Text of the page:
The glass according to the other aspect of the invention may have a light transmission greater than 66%, for example greater than 68%, but preferably it has a light transmission (TLA4) greater than or equal to 70%. Such a glass is suitable for motor-vehicle applications requiring a specific light transmission level. It is even more surprising to obtain the properties specified above with such a high light transmission.
According to the other aspect of the invention, the coloured glass preferably has a redox ratio of at least 30%. Such a redox ratio value is favourable to obtaining a high selectivity.
According to the other aspect of the invention, the coloured glass preferably comprises at least one of the following colouring agents in the respective amounts indicated, expressed by weight with respect to the total weight of glass:
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| ||Cr2O3 ||from 0 to 500 ppm |
| ||V2O5 ||from 0 to 1000 ppm |
| ||Co ||from 0 to 100 ppm |
| ||Se ||from 0 to 10 ppm. |
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The description which follows applies to all aspects of the invention.
Iron is a colouring agent widely used in the field of coloured glasses. The presence of Fe3+ gives the glass a slight absorption of visible light of short wavelength (410 and 440 nm) and a very strong absorption band in the ultraviolet (absorption band centred on 380 nm), whereas the presence of Fe2+ ions causes a strong absorption in the infrared (absorption band centred on 1050 nm). The ferric ions give the glass a slight yellow coloration, whereas the ferrous ions give a more pronounced blue-green coloration. All other considerations being equal, it is the Fe2+ ions which are responsible for the absorption in the infrared range and which therefore determine the total energy transmission TE.
The effects of the various colouring agents individually envisaged for producing a glass are the following (according to “Le Verre” [Glass] by H. Scholze, translated by J. Le Dû, Institut du Verre [Glass Institute], Paris):
Cobalt: the CoIIO4 group produces an intense blue coloration with a dominant wavelength almost opposite to that produced by the iron-selenium chromophor.
Chromium: the presence of the CrIIIO6 group gives rise to absorption bands at 650 nm and a light green colour. More extensive oxidation gives rise to the CrVIO4 group which creates a very intense absorption band at 365 nm and gives a yellow coloration.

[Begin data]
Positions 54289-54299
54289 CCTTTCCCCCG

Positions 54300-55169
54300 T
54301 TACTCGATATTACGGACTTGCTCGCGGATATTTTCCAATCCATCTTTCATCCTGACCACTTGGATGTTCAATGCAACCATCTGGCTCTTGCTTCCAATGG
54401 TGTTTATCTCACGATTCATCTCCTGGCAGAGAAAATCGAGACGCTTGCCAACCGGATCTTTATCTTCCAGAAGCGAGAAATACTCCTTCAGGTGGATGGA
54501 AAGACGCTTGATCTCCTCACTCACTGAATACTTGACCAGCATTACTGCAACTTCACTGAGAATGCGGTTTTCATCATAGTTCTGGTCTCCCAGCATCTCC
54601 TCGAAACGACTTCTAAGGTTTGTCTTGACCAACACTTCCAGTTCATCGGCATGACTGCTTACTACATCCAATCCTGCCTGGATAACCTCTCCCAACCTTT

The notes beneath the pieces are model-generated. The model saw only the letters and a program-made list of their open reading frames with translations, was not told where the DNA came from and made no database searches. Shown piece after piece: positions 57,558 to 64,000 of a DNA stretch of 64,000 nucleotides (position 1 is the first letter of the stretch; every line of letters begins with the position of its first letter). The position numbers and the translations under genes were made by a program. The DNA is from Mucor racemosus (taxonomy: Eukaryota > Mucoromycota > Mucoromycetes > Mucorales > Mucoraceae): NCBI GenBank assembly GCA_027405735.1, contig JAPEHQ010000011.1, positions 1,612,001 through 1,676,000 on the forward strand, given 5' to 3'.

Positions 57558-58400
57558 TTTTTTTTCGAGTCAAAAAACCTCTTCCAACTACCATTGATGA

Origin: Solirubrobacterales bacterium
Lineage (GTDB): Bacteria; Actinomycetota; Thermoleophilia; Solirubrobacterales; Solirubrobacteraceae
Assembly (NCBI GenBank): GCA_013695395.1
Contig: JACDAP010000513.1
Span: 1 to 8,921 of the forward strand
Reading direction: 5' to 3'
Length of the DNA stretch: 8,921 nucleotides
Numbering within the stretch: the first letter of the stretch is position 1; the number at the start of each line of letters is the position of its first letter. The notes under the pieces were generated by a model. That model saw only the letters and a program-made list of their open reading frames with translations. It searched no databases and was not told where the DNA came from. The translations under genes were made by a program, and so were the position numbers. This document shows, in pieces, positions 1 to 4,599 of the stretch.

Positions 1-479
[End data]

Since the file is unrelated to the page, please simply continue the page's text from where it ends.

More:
Cerium: the presence of cerium ions in the composition makes it possible to obtain a strong absorption in the ultraviolet range. Cerium oxide exists in two forms: CeIV absorbs in the ultraviolet around 240 nm and CeIII absorbs in the ultraviolet around 314 nm.
Selenium: the Se4+ cation has virtually no colouring effect, whereas the uncharged element SeO gives a pink coloration. The Se2− anion forms a chromophor with the ferric ions present and consequently gives the glass a brown-red colour.
Vanadium: for increasing contents of alkali metal oxides, the colour changes from green to colorless, this being caused by the oxidation of the VIIIO6 group into VVO4.
Manganese: appears in the glass in the form of practically colourless MnIIO6. The MnIIIO6 group in glasses rich in alkali metals creates, however, a violet colour.
Titanium: TiO2 in the glasses gives them a yellow coloration. In large amounts, it is even possible to obtain, by reduction, the TiIIIO6 group, which gives the glass a violet or even maroon colour.
The thermal and optical properties of a glass containing several colouring agents are therefore the result of a complex interaction between them. In fact, the behaviour of these colouring agents depends greatly on their oxidation state and therefore on the presence of other elements liable to influence this state.
The coloured glass according to the invention preferably comprises an amount of TiO2 colouring agent of less than 2% by weight with respect to the total weight of glass, or even more preferably less than 1% by weight. This colouring agent, in combination with a colouring agent or colouring agents required by the invention, makes it possible to obtain particular tints for specific applications. It also has the particular advantage of reducing the transmission of ultraviolet radiation through the glass.
The glass according to the invention advantageously comprises less than 0.5% by weight of TiO2, preferably less than 0.3% by weight of TiO2, ideally less than 0.1% by weight of TiO2. A higher amount of TiO2 runs the risk of giving the glass a yellow coloration which goes against the tint desired here. In fact, the TiO2 in the glass according to the invention is preferably be present only as an impurity, without being deliberately added.